Headlines rang out across the internet…that a robot killed someone in Germany. Beneath the sensationalist surface, there was a tragic truth: an industrial robot at a Volkswagen plant in Germany had indeed killed a 22-year-old worker who was setting it up. Coverage notwithstanding, this didn’t seem like the start of a machine-led apocalypse–I wanted a second opinion before heading to my backyard bunker. Ryan Calo is a law professor at the University of Washington, and he’s published academic works on our coming robot future, and the interaction between robots and cyberlaw.
Here are some of the questions…paired with his responses:
Popular Science: Yesterday Twitter was all abuzz about an industrial robot killing someone. You said at the time “this is relatively common.” What did you mean by that?
Ryan Calo: In the United States alone, about one person per year is killed by an industrial robot. The Department of Labor keeps a log of such events with titles like “Employee Is Killed When Crushed By Robot” (2006) or “Employee Was Killed By Industrial Robots” (2004).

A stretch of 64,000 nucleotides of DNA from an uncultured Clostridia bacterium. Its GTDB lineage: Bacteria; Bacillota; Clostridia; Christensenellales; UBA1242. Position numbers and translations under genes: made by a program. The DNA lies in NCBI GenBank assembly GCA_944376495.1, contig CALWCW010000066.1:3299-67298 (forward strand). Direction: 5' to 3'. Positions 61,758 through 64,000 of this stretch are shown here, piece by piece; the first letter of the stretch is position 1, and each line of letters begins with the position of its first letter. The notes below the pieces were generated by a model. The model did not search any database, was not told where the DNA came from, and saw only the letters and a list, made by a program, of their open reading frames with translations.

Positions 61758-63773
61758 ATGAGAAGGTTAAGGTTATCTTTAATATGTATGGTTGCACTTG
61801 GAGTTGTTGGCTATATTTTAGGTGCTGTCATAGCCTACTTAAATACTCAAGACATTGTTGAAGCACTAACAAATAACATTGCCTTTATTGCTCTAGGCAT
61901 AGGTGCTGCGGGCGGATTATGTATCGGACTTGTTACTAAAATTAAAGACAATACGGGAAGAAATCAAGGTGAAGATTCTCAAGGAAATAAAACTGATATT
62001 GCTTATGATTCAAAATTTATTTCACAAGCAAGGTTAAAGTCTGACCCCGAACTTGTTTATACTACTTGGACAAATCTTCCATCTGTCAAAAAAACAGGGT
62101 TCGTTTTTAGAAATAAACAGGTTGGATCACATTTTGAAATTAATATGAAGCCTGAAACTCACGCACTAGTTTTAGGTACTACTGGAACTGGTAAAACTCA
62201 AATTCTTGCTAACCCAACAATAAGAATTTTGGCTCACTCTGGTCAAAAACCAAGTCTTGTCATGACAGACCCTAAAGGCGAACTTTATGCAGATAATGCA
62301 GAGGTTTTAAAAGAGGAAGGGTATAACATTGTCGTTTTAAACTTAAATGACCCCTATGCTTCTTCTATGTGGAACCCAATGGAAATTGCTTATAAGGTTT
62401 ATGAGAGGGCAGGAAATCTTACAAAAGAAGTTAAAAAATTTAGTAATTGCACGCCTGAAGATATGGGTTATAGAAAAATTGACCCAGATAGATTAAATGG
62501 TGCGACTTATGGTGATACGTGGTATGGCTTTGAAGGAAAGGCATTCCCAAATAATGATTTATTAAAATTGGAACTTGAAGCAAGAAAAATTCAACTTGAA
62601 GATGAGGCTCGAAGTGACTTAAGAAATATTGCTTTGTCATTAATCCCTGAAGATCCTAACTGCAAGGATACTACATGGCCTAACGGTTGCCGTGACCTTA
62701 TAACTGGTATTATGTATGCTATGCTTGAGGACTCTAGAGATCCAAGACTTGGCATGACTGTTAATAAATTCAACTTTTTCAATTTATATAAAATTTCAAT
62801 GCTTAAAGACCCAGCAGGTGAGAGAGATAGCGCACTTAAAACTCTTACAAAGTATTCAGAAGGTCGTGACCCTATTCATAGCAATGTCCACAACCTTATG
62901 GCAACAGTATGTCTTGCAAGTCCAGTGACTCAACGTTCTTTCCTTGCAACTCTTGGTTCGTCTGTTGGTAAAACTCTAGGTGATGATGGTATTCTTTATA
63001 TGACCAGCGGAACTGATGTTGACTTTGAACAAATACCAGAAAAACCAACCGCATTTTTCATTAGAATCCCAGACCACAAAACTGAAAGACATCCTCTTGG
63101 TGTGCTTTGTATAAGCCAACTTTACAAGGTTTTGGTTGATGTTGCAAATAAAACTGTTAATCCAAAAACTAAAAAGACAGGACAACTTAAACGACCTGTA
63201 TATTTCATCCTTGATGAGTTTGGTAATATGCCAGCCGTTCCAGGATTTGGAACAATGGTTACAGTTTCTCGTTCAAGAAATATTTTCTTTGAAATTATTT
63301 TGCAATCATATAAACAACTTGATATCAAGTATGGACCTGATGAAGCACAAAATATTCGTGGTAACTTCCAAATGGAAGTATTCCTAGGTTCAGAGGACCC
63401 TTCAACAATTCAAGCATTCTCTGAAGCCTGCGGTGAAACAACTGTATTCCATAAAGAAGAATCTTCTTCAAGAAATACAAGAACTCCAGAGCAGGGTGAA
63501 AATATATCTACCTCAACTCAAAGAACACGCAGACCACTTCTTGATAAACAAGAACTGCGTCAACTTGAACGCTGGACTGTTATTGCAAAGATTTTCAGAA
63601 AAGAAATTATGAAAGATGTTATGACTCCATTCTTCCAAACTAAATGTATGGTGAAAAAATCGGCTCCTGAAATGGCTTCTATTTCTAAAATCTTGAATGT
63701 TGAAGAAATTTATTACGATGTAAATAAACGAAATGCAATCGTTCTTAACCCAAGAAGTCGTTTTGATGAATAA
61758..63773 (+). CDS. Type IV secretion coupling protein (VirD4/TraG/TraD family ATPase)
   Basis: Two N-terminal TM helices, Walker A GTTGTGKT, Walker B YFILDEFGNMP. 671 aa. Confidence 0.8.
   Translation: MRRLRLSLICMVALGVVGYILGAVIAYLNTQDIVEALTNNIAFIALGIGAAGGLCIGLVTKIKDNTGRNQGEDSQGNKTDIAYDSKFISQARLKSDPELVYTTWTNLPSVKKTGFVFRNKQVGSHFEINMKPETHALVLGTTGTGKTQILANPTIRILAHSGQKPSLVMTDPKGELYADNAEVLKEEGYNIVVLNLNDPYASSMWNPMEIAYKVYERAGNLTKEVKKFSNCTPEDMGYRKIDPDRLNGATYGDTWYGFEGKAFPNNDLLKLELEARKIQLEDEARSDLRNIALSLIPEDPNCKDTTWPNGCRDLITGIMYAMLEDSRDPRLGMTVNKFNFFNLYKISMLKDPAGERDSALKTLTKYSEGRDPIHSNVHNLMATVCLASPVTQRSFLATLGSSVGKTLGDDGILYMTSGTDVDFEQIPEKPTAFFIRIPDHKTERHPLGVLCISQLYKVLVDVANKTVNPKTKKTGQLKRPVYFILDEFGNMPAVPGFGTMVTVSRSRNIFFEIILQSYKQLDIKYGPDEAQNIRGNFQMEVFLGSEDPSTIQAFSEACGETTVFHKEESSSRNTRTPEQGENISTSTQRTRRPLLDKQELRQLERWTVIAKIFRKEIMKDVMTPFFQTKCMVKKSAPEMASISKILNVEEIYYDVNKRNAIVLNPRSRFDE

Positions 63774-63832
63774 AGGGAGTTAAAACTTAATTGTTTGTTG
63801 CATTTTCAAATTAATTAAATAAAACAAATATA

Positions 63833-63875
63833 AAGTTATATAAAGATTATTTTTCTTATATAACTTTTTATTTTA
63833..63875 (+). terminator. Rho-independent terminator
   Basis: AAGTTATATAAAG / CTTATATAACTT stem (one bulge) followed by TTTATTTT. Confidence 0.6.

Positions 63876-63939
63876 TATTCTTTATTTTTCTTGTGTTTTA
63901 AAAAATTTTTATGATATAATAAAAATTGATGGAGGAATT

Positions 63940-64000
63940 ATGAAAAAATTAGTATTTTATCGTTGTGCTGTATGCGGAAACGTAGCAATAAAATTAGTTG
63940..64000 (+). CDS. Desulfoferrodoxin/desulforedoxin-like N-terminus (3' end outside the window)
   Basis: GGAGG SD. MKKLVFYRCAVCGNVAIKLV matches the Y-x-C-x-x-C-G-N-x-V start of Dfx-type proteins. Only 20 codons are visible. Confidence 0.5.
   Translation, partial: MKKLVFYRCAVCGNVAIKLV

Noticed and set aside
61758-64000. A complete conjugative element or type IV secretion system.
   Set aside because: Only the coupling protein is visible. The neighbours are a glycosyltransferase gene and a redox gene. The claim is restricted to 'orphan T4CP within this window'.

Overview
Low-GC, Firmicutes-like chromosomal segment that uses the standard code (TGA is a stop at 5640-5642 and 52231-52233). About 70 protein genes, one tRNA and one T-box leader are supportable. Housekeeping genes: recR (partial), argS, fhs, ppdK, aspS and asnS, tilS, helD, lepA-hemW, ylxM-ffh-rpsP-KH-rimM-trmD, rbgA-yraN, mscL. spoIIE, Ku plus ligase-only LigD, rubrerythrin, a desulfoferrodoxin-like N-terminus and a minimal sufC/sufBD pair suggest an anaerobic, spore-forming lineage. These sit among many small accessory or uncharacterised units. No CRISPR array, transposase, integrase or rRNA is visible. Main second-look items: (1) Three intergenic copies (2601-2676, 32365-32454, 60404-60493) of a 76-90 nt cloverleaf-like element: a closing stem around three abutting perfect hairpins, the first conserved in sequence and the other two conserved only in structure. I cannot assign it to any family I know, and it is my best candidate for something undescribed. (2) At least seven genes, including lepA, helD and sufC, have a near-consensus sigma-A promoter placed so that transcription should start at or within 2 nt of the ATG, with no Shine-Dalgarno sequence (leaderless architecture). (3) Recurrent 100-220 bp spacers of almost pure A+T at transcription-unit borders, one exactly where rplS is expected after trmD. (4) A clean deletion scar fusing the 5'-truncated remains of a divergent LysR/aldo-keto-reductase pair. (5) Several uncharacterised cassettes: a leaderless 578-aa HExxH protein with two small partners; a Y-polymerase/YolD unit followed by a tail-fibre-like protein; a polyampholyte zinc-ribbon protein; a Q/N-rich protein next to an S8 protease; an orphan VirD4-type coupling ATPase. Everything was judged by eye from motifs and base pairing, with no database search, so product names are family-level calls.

You’ve written before about the potential for unique errors from autonomous machines. In future “robot kills man” stories, what characteristics should we look out for that make something go from “industrial accident” to “error with autonomy”?
Right. Industrial robots tend to do the same thing again and again, like grabbing and moving, and cannot generally tell what it is they are working with. That’s why factories establish “danger” or “kill” zones that people have to stay out of while the robot is operating…
Initial reports attribute the death to human error. At what point do you think having a human “in the loop” for an autonomous system constitutes a liability, instead of a safety feature?
In industrial robotics, that ship has long sailed. You couldn’t have a person in the loop and maintain anything like today’s productivity. Rather, you have to try to make sure — through protocols, warnings, etc. — that people stay out of the robot’s way…
RTFA for more of the same sensible discussion guaranteed never to make it into your local newspaper.
BTW, Professor Calo says he wouldn’t guarantee that Atherton’s questions weren’t being answered by a robot. 🙂